We are living in an unprecedented era. The COVID-19 pandemic has forced many companies to rethink their liquidity needs, resulting in massive layoffs in an attempt to stay afloat. However, should it really take an adverse event to focus on cutting costs? Looking back, it’s likely that companies could have avoided massive layoffs if they had put an emphasis on creating and maintaining an efficient cost structure. So where does the problem lie, and how can companies improve operational costs and efficiency?
Optimize the Strategic Planning Phase
Typically, a company’s earnings are closely aligned with revenue. But any company should consider the impact on earnings if they also added a strong focus on improving the efficient use of capital.
At the beginning of each operating year, a company’s executive team executes a strategic planning process that outlines the company’s goals / earnings for the upcoming year, as well as the next three to five years. When the business environment is conducive for growth, the focus tends to be on increasing revenue with less emphasis on optimizing the cost structure. This, in turn, may create supply chain inefficiencies, unbalanced labor productivity and sub-par inventory management.
Companies tend to set goals without mitigating risk from different scenarios, such as decrease in planned revenue, increase in supplier costs, macroeconomic changes, etc. To alleviate earnings loss from a downturn, processes need to be built that enable a firm to respond efficiently.
Improve Operational Costs
To improve operational costs, define a process that measures the return value of every dollar spent. Here are a few items worth consideration:
- Break Down of Fixed vs. Variable Costs: Understand the fixed cost structure, including contracts, and then increase / decrease variable costs as a function of change in sales dollars and/or units.
- Headcount ROI: Align roles and responsibilities with strategic goals and measure return on investment. This will provide clear metrics to measure employee performance, decrease ambiguity and increase accountability.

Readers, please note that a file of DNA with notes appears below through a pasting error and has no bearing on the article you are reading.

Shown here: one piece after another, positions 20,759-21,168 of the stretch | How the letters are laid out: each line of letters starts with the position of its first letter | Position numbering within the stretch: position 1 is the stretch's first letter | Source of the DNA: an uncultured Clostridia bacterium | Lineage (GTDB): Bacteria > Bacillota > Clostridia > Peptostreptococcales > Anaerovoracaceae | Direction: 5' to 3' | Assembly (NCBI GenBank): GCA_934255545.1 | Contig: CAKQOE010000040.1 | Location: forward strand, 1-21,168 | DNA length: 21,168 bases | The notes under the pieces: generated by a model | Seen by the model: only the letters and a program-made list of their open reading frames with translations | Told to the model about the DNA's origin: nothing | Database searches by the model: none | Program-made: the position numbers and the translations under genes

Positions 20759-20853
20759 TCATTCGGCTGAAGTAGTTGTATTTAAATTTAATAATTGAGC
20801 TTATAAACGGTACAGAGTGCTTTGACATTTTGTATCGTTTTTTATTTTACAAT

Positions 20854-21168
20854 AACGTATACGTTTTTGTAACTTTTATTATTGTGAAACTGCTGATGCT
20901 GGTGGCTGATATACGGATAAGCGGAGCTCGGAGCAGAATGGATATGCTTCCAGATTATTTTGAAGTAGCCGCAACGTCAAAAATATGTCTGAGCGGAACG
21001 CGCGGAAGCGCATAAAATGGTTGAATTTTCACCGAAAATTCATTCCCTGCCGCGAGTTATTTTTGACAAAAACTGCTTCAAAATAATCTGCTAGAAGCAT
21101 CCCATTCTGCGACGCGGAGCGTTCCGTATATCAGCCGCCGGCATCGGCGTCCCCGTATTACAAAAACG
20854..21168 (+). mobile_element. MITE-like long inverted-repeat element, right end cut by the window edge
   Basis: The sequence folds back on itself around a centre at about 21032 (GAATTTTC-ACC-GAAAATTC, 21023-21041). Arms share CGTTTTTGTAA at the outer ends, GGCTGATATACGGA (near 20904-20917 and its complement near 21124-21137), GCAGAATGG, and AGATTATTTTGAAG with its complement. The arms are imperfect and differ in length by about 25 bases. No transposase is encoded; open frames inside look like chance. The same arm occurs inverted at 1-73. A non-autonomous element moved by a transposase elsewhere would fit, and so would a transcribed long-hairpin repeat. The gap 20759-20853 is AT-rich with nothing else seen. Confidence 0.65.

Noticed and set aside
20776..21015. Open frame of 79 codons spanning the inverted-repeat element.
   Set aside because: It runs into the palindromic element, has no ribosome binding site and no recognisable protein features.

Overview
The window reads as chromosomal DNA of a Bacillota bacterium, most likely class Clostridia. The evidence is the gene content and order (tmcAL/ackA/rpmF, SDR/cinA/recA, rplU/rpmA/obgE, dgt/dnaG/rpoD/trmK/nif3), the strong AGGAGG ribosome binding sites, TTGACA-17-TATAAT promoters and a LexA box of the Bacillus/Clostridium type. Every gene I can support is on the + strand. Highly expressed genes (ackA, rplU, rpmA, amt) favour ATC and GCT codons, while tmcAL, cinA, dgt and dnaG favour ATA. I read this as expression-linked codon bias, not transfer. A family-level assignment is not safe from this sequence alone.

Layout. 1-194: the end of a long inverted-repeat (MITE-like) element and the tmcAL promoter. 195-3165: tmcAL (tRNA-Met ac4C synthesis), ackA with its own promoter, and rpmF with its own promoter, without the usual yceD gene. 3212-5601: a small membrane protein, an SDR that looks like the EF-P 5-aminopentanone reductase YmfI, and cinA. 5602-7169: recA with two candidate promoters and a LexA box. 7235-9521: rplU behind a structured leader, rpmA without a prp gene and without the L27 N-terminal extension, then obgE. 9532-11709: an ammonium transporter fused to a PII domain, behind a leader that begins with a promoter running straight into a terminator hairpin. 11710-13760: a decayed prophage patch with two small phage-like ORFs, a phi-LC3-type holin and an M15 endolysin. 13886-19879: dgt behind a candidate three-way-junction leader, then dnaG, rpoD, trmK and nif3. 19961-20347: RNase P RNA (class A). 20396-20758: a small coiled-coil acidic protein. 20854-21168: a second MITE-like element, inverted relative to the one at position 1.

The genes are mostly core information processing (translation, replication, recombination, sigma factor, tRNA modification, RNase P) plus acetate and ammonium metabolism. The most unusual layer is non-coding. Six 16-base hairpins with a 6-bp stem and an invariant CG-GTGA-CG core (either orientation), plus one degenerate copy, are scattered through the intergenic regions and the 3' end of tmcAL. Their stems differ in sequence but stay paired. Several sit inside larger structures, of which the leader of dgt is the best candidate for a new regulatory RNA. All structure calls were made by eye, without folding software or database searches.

- Capital Investment: Define capital investment strategy, including metrics, such as hurdle rate / Internal rate of return (IRR) and continuously measure outcome to ensure that goals are realized.
- Invest in Data / Analytical Capabilities: Build a robust demand planning process and measure cost throughout the supply chain. It is critical to identify and understand the starting baseline in order to improve that process.
Having worked as both an employee and a consultant, I have come to admire the freedom and the focused approach of a consultant. Companies often undertake cost improvement initiatives that do not deliver the desired goals due to personal interests or biases, lack of knowledge of industry best practices, and over-stretched employees concurrently working on their regular jobs.
Because cost improvement initiatives invariably create friction, they are best handled firmly, yet delicately, and without fear of repercussions. Consultants are integral in bringing leadership, breaking down barriers, implementing changes (process and/or systems), possessing cutting-edge knowledge and focusing on results.
If you’re facing adversity, it may be more prudent to bring an outside perspective to shake the trees and implement process improvements or new processes. Every downturn is an opportunity to get leaner and be prepared for upcoming challenges.
Skimming? Here’s a summary.
A company looking to proactively improve operations can weather the storm and streamline costs by:
- Incorporating various scenarios into strategic planning
- Aligning headcount with strategic goals and creating accountability
- Building infrastructure / analytical capabilities
- Measuring every data point in the supply chain
- Investing in learning and implementing industry best practices
- Creating an internal culture where everyone understands the value of every dollar saved
Efficient growth requires discipline and creates a snowball effect on a company’s earnings. It tremendously improves a company’s ability to handle adversity. Problems are easier to identify and alternative solutions and practices are even faster to implement.
Don’t wait for the next crisis or pandemic to improve business processes. Proactively plan for business disruptions and economic changes. As the saying goes, “Fortune favors the prepared mind.”
More on Business Stabilization and Contingency Planning
If you’d like to learn more about how to improve operational costs, and as you build strategies for post-pandemic, download our guide to business stabilization:
About the Author
Prashant has over 15 years of finance and accounting experience. Having worked in private equity as well as a variety of other industries, he has years of experience in dissecting financial statements to understand the key performance drivers and increase revenue and profitability. He has led finance and accounting at various startups, implemented and streamlined processes and financial systems. Prashant holds a Bachelor in Mechanical Engineering, Masters in Industrial Engineering from Ohio State University, MBA from University of California-Berkeley and CPA (Inactive) from the State of Pennsylvania.